on our way back from the Tusayan ruins (about which more to come), I took driver’s prerogative and stopped at several vistas to snap pictures and admire the Canyon. one of those locations was the site of the former Grandview Hotel, one of the first lodging options for tourists at the Grand Canyon.
in 1886, a rancher named John Hance opened his land up to visitors. thought to be one of the first non-Native American residents of the Grand Canyon area, after failing as an asbestos miner, Hance developed trails and took groups of visitors down into the Canyon. he sold his ranch to a couple of miners working around the point in 1895 to focus on guiding and serving as postmaster. he died the year the site became a National Park and was the first man buried in the Grand Canyon Pioneer Cemetery.
while successfully extracting copper, gold and silver, from claims just below Grandview Point, miners Ralph Cameron and Pete Berry improved the hiking trail into the Canyon by partially following an existing Native American path and employing mules to transport goods and people along the route. Cameron and Berry capitalized on the growth in tourism, developing services for visitors including a lodging at both Grandview Point and farther along the rim near what is now the Bright Angel Trailhead.
between 1892 and 1897, Berry and his wife, Martha, put his share of the mine profits into a rambling, rustic lodge they named the Grandview Hotel. they aimed for an “authentic” Southwest quality, using Ponderosa pine for construction and featuring Native American crafts throughout the lodge. when the Santa Fe Railroad completed a line to Williams in 1901, the Berrys offered free stage transportation to their hotel to encourage visitors. they sold the Grandview property the following year, however, to a mining company from Chicago and set up a new hotel on their homestead property nearby.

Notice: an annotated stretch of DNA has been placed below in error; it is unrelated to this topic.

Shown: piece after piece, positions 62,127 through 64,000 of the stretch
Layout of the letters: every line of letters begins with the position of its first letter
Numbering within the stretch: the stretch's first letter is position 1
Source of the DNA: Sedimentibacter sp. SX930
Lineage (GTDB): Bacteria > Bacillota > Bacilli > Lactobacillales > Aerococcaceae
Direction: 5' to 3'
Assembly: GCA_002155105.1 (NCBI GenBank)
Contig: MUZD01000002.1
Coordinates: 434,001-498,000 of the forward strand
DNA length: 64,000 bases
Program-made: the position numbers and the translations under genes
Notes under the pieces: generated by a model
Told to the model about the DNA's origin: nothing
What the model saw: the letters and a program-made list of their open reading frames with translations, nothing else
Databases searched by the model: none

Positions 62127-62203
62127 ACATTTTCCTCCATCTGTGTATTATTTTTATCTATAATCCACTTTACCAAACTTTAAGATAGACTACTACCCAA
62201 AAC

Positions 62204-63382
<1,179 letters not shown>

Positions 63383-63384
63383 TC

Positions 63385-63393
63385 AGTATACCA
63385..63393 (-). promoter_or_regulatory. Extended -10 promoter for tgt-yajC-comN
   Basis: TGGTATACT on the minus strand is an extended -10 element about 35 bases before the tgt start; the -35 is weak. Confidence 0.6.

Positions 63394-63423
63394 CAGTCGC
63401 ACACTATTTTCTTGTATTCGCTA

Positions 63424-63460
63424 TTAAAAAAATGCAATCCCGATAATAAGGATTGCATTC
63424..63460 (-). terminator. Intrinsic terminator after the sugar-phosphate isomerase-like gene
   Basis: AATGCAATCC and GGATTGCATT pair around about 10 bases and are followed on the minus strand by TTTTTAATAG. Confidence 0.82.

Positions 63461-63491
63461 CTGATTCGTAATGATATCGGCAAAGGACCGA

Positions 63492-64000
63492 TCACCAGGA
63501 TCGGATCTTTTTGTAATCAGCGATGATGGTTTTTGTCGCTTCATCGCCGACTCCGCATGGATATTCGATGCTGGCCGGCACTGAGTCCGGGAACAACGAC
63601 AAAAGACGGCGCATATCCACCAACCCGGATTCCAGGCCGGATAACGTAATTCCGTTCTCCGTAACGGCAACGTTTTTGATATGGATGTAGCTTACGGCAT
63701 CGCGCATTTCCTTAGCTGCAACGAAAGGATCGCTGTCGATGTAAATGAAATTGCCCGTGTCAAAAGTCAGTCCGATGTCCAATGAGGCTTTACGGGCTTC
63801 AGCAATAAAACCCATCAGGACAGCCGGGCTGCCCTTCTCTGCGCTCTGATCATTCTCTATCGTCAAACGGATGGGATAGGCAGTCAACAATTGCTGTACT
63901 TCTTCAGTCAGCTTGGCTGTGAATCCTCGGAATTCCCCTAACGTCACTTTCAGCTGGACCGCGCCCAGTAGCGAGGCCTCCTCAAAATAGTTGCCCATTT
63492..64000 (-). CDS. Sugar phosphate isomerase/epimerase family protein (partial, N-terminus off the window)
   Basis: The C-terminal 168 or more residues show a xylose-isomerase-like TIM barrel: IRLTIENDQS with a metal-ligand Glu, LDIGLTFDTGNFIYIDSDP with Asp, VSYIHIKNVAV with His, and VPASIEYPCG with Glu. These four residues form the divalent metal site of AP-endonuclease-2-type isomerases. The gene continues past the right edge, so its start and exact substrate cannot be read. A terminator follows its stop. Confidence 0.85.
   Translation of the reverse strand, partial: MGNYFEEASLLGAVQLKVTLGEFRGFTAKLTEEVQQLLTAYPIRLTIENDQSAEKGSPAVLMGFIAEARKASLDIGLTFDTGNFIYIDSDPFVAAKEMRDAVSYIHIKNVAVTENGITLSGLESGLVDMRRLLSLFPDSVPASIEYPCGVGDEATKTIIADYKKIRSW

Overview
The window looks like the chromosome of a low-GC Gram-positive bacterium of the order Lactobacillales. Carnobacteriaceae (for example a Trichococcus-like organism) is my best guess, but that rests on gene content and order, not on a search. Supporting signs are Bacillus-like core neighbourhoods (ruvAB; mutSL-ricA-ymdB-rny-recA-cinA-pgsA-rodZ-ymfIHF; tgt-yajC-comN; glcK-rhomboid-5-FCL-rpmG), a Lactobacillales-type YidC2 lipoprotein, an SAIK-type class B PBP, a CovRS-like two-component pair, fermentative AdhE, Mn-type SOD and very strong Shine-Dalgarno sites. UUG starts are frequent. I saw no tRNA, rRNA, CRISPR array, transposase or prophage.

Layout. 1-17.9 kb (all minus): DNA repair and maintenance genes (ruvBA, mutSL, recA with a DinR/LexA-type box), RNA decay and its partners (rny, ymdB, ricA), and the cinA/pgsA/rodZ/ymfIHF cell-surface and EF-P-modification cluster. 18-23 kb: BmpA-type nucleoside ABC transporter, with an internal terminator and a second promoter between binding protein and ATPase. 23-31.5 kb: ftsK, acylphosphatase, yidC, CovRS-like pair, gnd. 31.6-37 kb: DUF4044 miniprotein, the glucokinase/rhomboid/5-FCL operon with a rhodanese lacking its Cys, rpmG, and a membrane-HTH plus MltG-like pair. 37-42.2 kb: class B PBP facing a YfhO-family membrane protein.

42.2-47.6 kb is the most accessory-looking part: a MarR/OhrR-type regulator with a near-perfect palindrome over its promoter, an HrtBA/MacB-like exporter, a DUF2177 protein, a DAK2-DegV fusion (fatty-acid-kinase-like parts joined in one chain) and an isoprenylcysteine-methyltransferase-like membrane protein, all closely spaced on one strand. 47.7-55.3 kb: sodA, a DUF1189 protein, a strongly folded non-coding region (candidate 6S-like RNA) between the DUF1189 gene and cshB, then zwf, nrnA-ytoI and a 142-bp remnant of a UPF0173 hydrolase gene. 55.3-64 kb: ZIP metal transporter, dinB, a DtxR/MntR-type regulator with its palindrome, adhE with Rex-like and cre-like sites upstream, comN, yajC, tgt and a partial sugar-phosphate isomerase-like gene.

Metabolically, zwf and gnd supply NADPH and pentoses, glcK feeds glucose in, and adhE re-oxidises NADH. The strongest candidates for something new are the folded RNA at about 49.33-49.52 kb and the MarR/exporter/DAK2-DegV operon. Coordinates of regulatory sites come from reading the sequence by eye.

competition heated up in 1905 when the Santa Fe Railroad built the extravagant El Tovar Hotel across from their new depot (and which still stands today at the heart of Grand Canyon Village). the Berrys struggled, eventually dividing and selling their property in an effort to foster a community to rival the growing Grand Canyon Village. the venture failed but when Santa Fe offered to buy their property, the Berrys refused, opting instead to sell to William Randolph Hearst in 1913 pleased with the idea that a wealthy man had thwarted the corporation that put them out of business. Hearst closed the hotels, however, maintaining the properties as a family retreat in the short term; the Berrys served as caretakers for the property until their retirement in 1919. when Martha and Pete died, in 1931 and 1932 respectively, they were buried in the Grand Canyon cemetery along with John Hance.
despite leaving the Grandview and Berry properties as family retreats, Hearst did harbor aspirations of developing a grand tourist resort on the land, which the budding National Parks Service, which assumed supervision of the Park in 1919, found troubling (I wonder how much the railroad lobby had to do with that …). the Parks Service successfully concentrated tourist services management under the aegis of a single concessionaire — the company responsible for the Santa Fe-owned hotels. after this, while Hearst retained ownership of his property, he let the buildings fall into disrepair before finally dismantling the Grandview and selling some of the beams. in 1941, the Parks Service gained control of the Hearst property through condemnation; he did not take lightly to this challenge and waged a typically searing (though ultimately unsuccessful) campaign against the government in the press. the Parks Service finally dismantled the Summit Hotel in 1959, though some of the mining structures left from the Hearst property remain as historical artifacts on Horseshoe Mesa.